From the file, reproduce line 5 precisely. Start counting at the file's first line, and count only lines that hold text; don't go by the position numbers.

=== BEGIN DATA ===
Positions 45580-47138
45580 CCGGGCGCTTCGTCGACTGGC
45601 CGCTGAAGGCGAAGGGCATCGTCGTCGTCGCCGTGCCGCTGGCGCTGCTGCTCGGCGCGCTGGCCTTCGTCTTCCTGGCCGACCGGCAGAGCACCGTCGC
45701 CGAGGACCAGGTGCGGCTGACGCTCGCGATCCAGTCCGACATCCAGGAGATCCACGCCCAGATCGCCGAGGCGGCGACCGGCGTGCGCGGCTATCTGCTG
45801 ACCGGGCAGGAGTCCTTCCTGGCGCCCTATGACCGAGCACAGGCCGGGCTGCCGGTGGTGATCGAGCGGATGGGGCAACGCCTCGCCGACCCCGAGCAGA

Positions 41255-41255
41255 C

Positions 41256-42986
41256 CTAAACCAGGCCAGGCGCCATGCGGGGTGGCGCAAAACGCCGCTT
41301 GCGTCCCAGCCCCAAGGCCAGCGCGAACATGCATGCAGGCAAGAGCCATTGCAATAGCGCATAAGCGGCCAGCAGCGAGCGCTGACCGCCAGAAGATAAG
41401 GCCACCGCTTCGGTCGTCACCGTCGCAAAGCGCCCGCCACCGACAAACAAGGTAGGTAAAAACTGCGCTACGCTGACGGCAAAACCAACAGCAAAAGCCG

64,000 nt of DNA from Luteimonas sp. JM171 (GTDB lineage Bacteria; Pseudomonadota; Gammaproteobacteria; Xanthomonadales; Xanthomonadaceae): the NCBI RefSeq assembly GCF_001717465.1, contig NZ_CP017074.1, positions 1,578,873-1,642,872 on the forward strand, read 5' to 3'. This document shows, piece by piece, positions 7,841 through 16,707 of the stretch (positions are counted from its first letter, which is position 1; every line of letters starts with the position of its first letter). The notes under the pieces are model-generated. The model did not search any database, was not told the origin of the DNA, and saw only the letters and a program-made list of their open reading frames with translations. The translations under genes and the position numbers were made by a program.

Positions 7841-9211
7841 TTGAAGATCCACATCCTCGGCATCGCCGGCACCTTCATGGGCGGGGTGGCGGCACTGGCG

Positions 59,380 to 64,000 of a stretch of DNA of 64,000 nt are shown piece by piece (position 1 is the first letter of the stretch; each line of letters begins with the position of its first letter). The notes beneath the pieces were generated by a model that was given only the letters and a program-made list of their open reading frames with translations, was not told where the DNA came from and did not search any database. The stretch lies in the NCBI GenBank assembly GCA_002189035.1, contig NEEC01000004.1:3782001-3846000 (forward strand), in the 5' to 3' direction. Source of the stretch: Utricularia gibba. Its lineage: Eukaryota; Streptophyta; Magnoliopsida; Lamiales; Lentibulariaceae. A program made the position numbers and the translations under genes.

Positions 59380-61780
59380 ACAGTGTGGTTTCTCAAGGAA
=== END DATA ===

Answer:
45801 ACCGGGCAGGAGTCCTTCCTGGCGCCCTATGACCGAGCACAGGCCGGGCTGCCGGTGGTGATCGAGCGGATGGGGCAACGCCTCGCCGACCCCGAGCAGA